It was Indigenous People’s Day and I attended an Indigenous Peoples’ Day celebration in Harvard Yard, hosted by Natives at Harvard College and Harvard University Native American Program. Although I was feeling very proud to be an indigenous woman standing in unity with my community at Harvard, one speech on mental health and wellbeing prompted me to self-reflect.
I was reminded of the continental bond of indigeneity and remembered that I was part of an ongoing history of Pan-American indigenous struggles against the legacies of colonialism. I was also reminded of my favorite class at Harvard, an Ethnic Studies class called Critical Latinx Indigeneities, taught by Visiting Professor Marcelo Garzo Montalvo. One of my favorite takeaways from this class was a new understanding of the concept of place after reading excerpts from “Native Science: Natural Laws of Interdependence” by Gregory Cajete.
Cajete taught us that the unity of spirituality, life, and the earth was integral to shaping traditional Native American worldviews, therefore experiences of relocation, erasure, and dispossession from ancestral lands threatened indigenous physical, spiritual, and cultural survival. For recent generations, re-harmonizing with place and its meaning has been an essential healing and transformational process. In Western culture, the concept of place can be taken for granted because maps are symbolic representations of a place, often disconnected from the vitality of the landscape itself.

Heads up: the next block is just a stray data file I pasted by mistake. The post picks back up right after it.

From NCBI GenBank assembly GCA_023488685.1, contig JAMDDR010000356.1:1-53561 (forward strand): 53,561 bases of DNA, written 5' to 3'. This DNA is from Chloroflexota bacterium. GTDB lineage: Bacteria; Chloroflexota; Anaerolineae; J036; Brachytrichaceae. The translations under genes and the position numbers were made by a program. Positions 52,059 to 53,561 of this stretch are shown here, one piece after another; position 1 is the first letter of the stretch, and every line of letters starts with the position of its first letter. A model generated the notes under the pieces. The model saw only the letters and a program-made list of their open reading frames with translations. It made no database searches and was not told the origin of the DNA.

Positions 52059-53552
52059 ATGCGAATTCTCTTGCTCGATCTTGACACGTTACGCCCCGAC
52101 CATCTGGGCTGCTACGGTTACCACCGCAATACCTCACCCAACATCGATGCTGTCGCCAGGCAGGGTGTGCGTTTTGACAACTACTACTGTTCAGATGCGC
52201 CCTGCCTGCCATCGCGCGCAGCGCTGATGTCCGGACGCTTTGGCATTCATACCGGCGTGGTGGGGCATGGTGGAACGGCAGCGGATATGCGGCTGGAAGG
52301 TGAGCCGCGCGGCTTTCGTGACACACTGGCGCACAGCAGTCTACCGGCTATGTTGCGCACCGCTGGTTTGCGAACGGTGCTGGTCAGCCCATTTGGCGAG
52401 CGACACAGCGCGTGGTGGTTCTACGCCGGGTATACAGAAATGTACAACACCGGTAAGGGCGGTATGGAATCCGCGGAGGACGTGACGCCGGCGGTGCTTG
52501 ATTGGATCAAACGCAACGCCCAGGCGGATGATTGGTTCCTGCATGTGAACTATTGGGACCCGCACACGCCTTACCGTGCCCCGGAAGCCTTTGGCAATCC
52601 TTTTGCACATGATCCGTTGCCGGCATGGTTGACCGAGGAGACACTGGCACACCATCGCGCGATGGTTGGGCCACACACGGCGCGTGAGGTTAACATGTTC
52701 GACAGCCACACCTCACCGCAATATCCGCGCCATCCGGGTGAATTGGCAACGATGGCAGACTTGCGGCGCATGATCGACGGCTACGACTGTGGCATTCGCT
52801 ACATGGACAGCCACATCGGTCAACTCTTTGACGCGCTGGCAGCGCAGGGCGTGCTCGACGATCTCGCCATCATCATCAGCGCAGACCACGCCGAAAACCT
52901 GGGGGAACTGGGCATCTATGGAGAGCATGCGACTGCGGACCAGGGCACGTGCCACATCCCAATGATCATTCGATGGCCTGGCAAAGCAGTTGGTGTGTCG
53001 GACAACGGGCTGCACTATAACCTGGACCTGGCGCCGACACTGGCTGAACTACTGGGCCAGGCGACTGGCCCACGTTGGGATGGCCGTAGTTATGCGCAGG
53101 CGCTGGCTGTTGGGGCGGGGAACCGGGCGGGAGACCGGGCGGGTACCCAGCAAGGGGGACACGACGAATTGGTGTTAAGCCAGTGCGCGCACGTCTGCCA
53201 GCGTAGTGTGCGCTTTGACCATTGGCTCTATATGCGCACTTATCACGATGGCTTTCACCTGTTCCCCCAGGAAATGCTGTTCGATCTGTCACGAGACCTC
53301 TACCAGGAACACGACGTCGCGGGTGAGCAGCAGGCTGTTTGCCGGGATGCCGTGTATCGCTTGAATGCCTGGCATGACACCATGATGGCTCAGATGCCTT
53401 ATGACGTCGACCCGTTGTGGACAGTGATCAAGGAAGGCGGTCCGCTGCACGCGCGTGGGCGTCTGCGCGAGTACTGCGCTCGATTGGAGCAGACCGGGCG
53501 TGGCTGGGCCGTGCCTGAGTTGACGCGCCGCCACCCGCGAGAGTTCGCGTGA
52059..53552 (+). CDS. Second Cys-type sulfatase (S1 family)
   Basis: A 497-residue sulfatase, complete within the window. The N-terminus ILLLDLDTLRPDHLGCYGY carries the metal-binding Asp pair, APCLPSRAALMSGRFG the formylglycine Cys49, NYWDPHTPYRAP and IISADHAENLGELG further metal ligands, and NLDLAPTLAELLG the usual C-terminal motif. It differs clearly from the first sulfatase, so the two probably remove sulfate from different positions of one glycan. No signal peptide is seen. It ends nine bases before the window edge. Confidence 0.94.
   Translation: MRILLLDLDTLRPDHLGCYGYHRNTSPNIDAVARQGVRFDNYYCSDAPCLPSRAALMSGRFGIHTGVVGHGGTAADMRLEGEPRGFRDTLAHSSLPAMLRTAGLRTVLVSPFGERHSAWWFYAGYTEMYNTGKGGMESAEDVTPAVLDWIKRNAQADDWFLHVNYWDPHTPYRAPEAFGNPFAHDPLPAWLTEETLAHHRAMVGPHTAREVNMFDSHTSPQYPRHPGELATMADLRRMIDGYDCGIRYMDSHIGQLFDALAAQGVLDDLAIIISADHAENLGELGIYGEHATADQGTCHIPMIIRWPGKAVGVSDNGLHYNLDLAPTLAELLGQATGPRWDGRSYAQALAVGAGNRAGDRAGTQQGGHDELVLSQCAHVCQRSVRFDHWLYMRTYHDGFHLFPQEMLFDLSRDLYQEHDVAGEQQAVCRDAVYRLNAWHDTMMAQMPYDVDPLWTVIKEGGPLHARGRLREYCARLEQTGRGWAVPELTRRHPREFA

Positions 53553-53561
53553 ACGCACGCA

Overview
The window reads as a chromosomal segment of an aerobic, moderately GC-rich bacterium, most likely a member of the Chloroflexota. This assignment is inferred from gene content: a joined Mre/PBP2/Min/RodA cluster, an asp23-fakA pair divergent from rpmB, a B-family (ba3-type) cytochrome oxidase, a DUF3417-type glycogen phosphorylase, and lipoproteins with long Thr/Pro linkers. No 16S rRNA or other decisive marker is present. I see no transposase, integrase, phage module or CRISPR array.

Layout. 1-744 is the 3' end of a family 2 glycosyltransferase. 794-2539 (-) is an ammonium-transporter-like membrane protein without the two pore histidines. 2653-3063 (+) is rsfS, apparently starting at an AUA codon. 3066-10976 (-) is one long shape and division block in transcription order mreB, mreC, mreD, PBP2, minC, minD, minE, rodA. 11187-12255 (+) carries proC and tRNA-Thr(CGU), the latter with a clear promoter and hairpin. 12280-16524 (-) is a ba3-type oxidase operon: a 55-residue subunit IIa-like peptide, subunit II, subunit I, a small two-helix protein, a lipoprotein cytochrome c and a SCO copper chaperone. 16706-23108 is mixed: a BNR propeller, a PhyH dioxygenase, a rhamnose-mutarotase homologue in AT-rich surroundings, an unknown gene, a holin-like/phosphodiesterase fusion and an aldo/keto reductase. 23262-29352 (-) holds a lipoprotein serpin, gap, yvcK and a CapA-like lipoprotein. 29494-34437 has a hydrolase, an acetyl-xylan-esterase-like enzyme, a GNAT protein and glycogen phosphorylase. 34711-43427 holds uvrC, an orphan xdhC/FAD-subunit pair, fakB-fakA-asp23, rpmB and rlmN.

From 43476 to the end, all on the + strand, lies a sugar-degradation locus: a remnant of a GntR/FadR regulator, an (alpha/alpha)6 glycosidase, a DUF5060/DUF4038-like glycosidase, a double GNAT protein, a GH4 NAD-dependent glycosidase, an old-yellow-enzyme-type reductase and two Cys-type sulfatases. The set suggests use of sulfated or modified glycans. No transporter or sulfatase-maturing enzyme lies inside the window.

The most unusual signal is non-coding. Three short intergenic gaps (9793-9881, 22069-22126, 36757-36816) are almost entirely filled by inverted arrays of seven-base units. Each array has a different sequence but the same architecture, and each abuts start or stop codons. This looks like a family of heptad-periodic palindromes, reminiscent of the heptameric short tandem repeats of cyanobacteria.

As an indigenous Ecuadorian that grew up in Western culture, it was very meaningful to reflect on my process of migration and ancestral memory of dispossession. Although I am far from my homeland of Ecuador, my Ethnic Studies class prompted me to think about the ways I interact and inhabit the places I live. Last summer, I bought a bike when I moved to Brooklyn and began a routine of bike riding every day to familiarize myself with my new home and unwind after long days. Biking has become part of a larger project of finding my own sense of place by exploring my connections to the cities and communities I am a part of. In a way, bike riding is also a healing and remembering process in relation to my identity as indigenous.